Setting the ignition between 5 and 10 BTDC should get it started although I would go on the lower side if you are hand cranking.
Don't forget to use fresh petrol or you may have difficulty starting it................Mike
Interesting what you say about batteries. Mine is 44ah and has never missed a beat in the 3 years since I installed it.
Having said that, the car is garaged and not used in the very cold weather when I realise the battery is really tested.
Charley, look through the archives as there is lots there. But whatever you do decide to buy, make sure the battery poles are in the right orientation.
|Graham, I don't think I'd be worried about starting ability so much with the battery close to fully charged. In fact some of the newer technology batteries have higher CCA ratings than the original style 6 volt pairs. But the smaller, lower capacity batteries will be quicker to get to a lower charge state during driving and then starting might not be as easy.|
The Lucas regulator + dynamo system, even when correctly set, will not be charging the battery under stressful driving conditions, i.e. long, dark & rainy trips, and it is then you may need the extra capacity to get you to your destination.
I'm currently thinking of going to two 12v batteries similar to the B36 because over the winter with a battery conditioner permanently connected to a relatively new pair of 6 volt batteries all the cells boiled dry (possible conditioner fault)and they now appear to be ruined. The 12 volt batteries are nearly half the price of 6 volt and some of them don't even gas when fully charged. I don't think any of the classic 6 volt batteries are maintenance free.
Of course you might not have to worry about these things if you have an alternator.......................Mike
|I use a single 12V battery that fits into the standard battery tray. I've used the same approach and same type of battery since I restored the car in 1989 and it has never let me down as long as I don't park up and leave the headlights on. Capacity of the uni currently fitted is 65Ah|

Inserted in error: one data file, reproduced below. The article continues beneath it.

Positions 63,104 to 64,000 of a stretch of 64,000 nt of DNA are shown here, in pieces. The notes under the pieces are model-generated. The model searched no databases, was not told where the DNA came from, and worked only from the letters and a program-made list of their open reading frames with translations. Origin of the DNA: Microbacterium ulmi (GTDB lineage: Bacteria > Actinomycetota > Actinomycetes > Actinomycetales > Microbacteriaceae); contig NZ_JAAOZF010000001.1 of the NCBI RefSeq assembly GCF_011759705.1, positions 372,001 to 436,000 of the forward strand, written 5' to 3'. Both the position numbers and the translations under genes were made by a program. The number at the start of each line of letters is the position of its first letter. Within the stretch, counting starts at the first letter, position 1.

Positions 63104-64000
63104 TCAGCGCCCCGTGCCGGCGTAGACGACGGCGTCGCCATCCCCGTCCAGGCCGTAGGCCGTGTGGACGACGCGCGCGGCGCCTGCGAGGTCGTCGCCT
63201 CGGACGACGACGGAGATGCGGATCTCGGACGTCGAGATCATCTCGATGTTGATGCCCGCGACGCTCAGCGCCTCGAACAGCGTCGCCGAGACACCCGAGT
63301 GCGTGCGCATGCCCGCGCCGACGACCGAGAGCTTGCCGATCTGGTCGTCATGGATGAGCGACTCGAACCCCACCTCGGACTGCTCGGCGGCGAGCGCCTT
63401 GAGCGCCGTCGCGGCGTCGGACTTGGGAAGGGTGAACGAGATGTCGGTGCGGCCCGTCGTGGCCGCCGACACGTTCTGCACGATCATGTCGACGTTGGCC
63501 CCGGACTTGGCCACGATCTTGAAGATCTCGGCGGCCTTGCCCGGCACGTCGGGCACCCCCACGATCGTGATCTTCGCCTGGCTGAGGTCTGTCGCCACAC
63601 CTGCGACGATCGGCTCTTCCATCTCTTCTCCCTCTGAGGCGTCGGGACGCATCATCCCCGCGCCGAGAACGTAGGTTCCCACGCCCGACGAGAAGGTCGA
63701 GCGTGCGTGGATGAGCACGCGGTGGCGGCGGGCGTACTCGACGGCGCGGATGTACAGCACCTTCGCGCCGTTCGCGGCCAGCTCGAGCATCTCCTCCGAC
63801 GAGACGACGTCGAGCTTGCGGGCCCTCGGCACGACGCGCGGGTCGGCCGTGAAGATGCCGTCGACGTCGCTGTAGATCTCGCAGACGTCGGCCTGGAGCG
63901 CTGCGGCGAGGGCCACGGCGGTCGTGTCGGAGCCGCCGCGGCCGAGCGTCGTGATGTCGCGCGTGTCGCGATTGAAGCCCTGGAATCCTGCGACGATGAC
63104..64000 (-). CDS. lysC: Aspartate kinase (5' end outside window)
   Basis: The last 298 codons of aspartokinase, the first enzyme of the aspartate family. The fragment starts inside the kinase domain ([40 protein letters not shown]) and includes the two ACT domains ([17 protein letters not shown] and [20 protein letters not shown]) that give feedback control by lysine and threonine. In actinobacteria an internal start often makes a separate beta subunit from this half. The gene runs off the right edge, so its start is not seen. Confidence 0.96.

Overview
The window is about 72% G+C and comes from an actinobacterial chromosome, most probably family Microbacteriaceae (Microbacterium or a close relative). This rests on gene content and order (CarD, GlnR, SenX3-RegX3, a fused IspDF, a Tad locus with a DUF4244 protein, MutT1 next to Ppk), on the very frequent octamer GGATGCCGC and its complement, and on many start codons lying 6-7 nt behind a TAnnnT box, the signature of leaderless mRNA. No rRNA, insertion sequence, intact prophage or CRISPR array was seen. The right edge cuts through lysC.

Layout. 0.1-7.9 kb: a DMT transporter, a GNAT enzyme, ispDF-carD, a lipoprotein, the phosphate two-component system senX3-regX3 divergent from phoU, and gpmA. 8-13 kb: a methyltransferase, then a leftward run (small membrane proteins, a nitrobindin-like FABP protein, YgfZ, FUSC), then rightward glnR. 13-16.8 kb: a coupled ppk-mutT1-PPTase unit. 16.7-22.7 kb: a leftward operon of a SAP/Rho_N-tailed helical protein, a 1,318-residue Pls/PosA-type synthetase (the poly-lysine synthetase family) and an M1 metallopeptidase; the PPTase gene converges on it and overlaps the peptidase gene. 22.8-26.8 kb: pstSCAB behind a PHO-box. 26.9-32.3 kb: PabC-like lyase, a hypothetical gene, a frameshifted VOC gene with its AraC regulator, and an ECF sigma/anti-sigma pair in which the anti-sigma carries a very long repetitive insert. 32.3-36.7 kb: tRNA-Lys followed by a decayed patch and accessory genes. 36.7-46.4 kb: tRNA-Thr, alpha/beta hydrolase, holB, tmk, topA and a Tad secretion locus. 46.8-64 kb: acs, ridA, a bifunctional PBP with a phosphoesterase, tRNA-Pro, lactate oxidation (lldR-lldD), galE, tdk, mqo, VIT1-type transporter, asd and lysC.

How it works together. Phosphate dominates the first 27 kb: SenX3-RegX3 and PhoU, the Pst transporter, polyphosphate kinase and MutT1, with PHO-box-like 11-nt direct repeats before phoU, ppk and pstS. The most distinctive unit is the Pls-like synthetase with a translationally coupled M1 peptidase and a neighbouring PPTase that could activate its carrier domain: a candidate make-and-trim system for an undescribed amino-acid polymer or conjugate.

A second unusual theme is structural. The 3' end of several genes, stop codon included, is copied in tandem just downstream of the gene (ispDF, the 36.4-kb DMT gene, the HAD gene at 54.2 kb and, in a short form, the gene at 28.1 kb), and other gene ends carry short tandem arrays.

Service parts and workshop manual are here for free:
|I looked at Graham's battery link and compared the size to the dimensions Mike gave. |
Both look like a close match to a group 26. The gp 26 that I looked up is listed as 6.8 x 6.8 x x 7.8 inches which should be about 173 x 173 x 198 mm. The Varta site said 175 x 175 x 190. So, I think a gp 26 will fit, and if the Ah is not enough, I can do what Mike is thinking of with two 12-volt batteries. I believe I will pass on hand cranking a car that hasn't been started for years.
The car still has the generator on it. It has a more recent square fuel pump on it, so maybe that has the pos/neg marked on it.
Mike, (or anyone) if the car has copper plug wires, should I use the resistor version of the BP6ES? I have a vague memory of reading that from Jeff Schlemmer of Advanced distributors.
Thanks for the link to your website. I'm sure I will be putting it to use, and will pass the info on to the car's owner.
|Charley, I wasn't worried about radio interference as I decided not to put one in so I used copper HT leads and the plugs are the non resistive type. However, I believe there may be resistance in the plug connectors but there wasn't a choice.........................Mike|
|I checked the HT wires with an ohm meter and they are resistor wires. So, I'll get the non-resistor plugs.|
This thread was discussed between 21/05/2016 and 30/05/2016